So what's the solution? Native web content (aka HTML). How do we do that? Some strategies, in increasing order of complexity… 1. Create "gateway pages" for your PDFs. 2. Use a "story builder" tool. 3. Create an interactive microsite for the report.

Three relevant resources related to this session:

There are a number of third-party tools for creating interactive long-form content. The presenter mentioned that these are often very specific and so may not fit your exact needs. Some tools shared by participants included:

First thing to do is building “gateway pages” for PDFs. These are web pages that describe a report (summarizing its contents) and make it easy to download/view.

Example Gateway Page: Features Good amount of text (750-2500 words) that makes good use of the document’s relevant keywords (for SEO), Prominent download link(s) that indicate the file format (ie PDF) and the file size (50kb, 35mb, etc), Where appropriate, offer multiple download versions (executive summary, full text only, text + references, etc), PDFs should be optimized for download by reducing image sizes as needed.

Another good solution is to make a microsite. In this situation you break up the document into multiple pages with navigation to move through the report.

Interactive Microsite: Features Full text, images, charts, etc from your report available to read online, with no downloads, Responsive, accessible, standards-compliant HTML, Prominent navigation menu that lets you move through the document quickly

As the presenter shared (and I strongly agree with), posting web pages opens up your report to include multimedia, forms, calculators, worksheets, interactive data visualizations, and more! I’d add to that that content can be responsive (easy to engage with on phones), accessible, and faster to load.

Analytics for Long Form Content

Basic analytics tell us whether people go to pages but not if they really are reading it. They also don’t capture things like the category/topics of information people are most interested in.

Google Tag Manager (GTM) can help with this. GTM tells Google Analytics about what content to track and how to track it. For instance, GTM can do “scroll tracking” to see how far down a page people get. Using the “data layer” feature of GTM also allows categorizing of content for integration with your other Google Analytics data.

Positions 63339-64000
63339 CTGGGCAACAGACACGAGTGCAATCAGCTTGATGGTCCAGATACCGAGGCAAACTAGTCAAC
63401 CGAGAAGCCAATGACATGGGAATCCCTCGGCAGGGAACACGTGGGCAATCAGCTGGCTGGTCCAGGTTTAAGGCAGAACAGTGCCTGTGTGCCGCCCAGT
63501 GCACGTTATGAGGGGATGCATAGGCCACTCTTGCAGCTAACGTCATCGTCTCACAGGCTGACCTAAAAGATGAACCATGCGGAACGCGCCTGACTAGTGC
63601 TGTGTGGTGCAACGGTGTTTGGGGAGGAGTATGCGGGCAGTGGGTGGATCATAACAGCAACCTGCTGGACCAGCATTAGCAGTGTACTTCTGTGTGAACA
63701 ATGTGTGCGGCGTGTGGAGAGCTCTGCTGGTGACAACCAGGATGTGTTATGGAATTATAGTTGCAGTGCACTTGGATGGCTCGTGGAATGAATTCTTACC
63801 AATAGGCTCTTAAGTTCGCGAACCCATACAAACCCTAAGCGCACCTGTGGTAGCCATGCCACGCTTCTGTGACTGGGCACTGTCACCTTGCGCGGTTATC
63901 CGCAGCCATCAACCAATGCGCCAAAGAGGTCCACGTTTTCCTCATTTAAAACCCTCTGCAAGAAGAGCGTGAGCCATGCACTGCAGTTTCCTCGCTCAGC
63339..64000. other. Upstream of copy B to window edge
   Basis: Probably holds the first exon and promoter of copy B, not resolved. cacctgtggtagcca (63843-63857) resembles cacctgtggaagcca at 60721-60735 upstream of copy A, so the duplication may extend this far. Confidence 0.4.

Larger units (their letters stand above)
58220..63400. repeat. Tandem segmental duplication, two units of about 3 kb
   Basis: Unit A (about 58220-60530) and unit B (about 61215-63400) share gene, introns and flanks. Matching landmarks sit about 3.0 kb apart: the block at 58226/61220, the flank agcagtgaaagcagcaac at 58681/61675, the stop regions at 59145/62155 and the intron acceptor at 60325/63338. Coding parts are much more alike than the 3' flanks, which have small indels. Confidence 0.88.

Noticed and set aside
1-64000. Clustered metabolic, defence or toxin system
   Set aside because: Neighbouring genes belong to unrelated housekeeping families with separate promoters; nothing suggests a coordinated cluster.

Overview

To put this to use, a presenter shared an example of looking at which topics generated the most email signups vs. views. You could use that to create new content if trying to develop more newsletter subscribers.

An example of an online report using these principles was shared in a brief case study: ALEC Attacks.

Great point: If you have a document that is meant to be used (like a handbook), then PDFs are a terrible format for that because people usually just need a single section or need to jump around in a way links provide but scrolling makes hard.

Community Conversation: “Website Best Practices”

This was a wide-ranging conversation that got to way more than just websites. At one point, we all stood up and jumped around to wake up from our digital conference malaise!

A few other notes:

  • We had people moving to Squarespace and leaving Squarespace. The grass is always greener!
  • Wireframes can be a useful tool for testing ideas without getting attached to content, especially when doing forms of participatory design. However, they need to follow a communication plan or similar to clearly explain content.
  • Before a site migration, do a content audit:
    • Use analytics for page views (what users think is important)
    • Have different groups of people define what they think is important
    • Then work through those dropping as much content as possible (and centering user needs)
    • Use this as a chance to get rid of PDFs (see above)
    • People will shout if you drop a piece of content they were relying on
    • Make sure to set up redirects for removed content so traffic is sent to somewhere useful

Design with empathy and agility to create equitable products

Joel Alcala and Terea Macomber
Collaborative notes for “Design with Empathy and Agility”

This was a fabulous case study about using a very intentional design process to make a tool to increase equity.

In technology, we must always fight against “Conway’s Law” (this is a useful frame for the keynote following this).

Conway's Law (Melvin Conway, 1967): "Any organization that designs a system will produce a design whose structure is a copy of the organization's structure."

That’s more than just navigation’s that match the org chart. (Though those are also bad!)

A system build in society with a history of sexism will tend to lean towards "solutions" that reinforce sexism. A system built in a society with a history of racism will tend to lean towards "solutions" that reinforce racism.